TABLE 9__________________________________________________________________________YELLOWNESS INDEX Hours of Oven Aging at 90Additive Wt. % 0 24 168 192 408 500 1000__________________________________________________________________________Irganox 0.1 -4.7 -3.7 -1.7 -- -- 1.0 4.3Irganox 0.1 -4.7 -4.2 -2.8 -- -- 0.5 4.3TIPA 0.01Irganox 0.05 -4.4 -3.7 -- -2.6 -0.9 -- 2.4TIPA 0.01Goodrite 3114 0.05 -4.1 -3.2 -- -1.9 -0.5 -- 2.5Goodrite 3114 0.05 -4.7 -4.5 -- -3.3 -1.7 -- 2.3TIPA 0.01__________________________________________________________________________
Ethanox amount of methylene chloride which was then diluted with 30 grams reagent grade acetone. To this solution 20 grams of powdered LLDPE (Dowlex 2552, TM) was added and blended. The acetone was removed by evaporation and the stabilized LLDPE was compressed into a plaque of 59 mil thickness at 500 90 proceeded. For comparison, a similar plaque (60 mil thickness) with Ethanox aged. The comparative values are given in Table 10.
TABLE 10______________________________________ Yellowness Index 0.05%Hours of Ethanox Oven Aging 0.05% 0.01% 4,4'-at 90 Ethanox Bipyridyl______________________________________ 0 9.5 1.8 24 8.6 3.2120 11.8 5.3216 16.2 6.7480 25.2 14.7648 26.8 16.7______________________________________
Some initial testing of various phosphite antioxidants in some polyolefins containing trace quantities of amines gave mixed results with regard to color. Tests in other substrates gave conflicting results and it was not thought that the compounds could improve color. To our surprise, however, the addition of effective amounts of the compounds of the invention to antioxidant-protected, catalyst metal contaminated polymers gave very good results. The effective amounts for triisopropanolamine, for example, proved to be about a ten-fold increase over the amount which had been used in phosphites for the purpose of increasing their hydrolytic stability. The amount previously used is demonstrated below as ineffective.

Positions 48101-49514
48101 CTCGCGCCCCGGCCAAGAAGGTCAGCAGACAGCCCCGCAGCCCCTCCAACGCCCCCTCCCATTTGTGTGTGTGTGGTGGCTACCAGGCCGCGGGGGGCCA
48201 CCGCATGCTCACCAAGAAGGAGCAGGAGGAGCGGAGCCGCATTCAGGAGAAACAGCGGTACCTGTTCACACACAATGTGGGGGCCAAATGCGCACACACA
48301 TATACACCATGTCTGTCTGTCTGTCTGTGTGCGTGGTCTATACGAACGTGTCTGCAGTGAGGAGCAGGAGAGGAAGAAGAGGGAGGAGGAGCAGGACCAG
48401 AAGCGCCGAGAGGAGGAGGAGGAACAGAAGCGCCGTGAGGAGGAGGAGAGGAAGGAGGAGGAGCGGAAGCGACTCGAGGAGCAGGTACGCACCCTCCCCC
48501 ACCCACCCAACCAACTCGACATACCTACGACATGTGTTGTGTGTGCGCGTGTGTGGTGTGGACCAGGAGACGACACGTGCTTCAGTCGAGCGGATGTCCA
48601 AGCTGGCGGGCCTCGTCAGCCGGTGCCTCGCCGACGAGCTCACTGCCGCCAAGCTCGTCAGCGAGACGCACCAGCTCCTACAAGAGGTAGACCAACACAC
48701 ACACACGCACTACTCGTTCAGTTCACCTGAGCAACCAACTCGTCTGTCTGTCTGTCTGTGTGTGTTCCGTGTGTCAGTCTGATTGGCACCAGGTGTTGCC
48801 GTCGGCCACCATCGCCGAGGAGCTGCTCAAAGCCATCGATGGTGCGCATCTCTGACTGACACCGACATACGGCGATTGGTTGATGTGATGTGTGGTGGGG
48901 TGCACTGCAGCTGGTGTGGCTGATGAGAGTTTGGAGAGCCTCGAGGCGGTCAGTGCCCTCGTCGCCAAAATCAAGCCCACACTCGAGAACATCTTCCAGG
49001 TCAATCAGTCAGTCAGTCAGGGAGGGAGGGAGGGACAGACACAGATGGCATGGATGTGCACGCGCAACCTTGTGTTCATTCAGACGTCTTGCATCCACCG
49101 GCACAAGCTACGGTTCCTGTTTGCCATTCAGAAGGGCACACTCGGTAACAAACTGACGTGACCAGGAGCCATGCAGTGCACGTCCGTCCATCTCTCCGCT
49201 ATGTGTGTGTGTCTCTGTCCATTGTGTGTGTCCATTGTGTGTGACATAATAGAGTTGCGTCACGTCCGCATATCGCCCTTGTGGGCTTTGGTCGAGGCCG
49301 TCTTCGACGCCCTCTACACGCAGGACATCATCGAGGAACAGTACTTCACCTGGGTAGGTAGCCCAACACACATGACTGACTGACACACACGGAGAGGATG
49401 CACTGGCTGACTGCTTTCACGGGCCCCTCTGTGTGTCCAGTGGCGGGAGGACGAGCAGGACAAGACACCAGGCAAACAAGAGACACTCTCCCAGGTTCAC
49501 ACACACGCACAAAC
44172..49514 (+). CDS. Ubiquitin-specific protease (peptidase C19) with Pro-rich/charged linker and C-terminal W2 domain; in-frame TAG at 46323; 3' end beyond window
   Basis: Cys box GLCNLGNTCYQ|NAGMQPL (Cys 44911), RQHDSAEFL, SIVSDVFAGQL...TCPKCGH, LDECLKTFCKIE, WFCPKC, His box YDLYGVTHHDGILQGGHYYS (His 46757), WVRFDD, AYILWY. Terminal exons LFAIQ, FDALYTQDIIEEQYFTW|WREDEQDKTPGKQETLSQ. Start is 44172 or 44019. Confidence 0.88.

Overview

In the same manner as Example 7, a 60 mil thick plaque was made using 10 mg. Ethanox mg. 4,4'-bipyridyl. The Weston di(stearyl) pentaerythritol diphosphite containing about 1.0% triisopropanolamine. Thus, the first plaque of this example contains about 0.0005 weight percent triisopropanolamine.
A second plaque of 60 mil thickness was prepared in the same manner as the first plaque except Weston The Weston triisopropanolamine. The comparative YI data in Table 11 shows that this level of color inhibitor is ineffective.
TABLE 11______________________________________ Yellowness Index 0.05% 0.05%Hours of Ethanox Ethanox Oven Aging 0.05% 0.05%at 90 Weston Weston ______________________________________ 0 3.6 3.4 24 2.8 3.6120 5.0 6.2216 7.2 8.1______________________________________ *does not contain triisopropanolamine **contains about 1% triisopropanolamine (0.0005% of the LLDPE)
A 60 mil plaque was prepared and aged in the same manner as Example 1, from 100 mg. Ethanox Armak Industrial Chemicals Co., a Division of Akzona, Inc. mostly C.sub.18 H.sub.35 N--(C.sub.2 H.sub.4 OH).sub.2 is marketed as Ethomeen S/12 (TM). The YI of this plaque was measured and the results are shown in Table 12.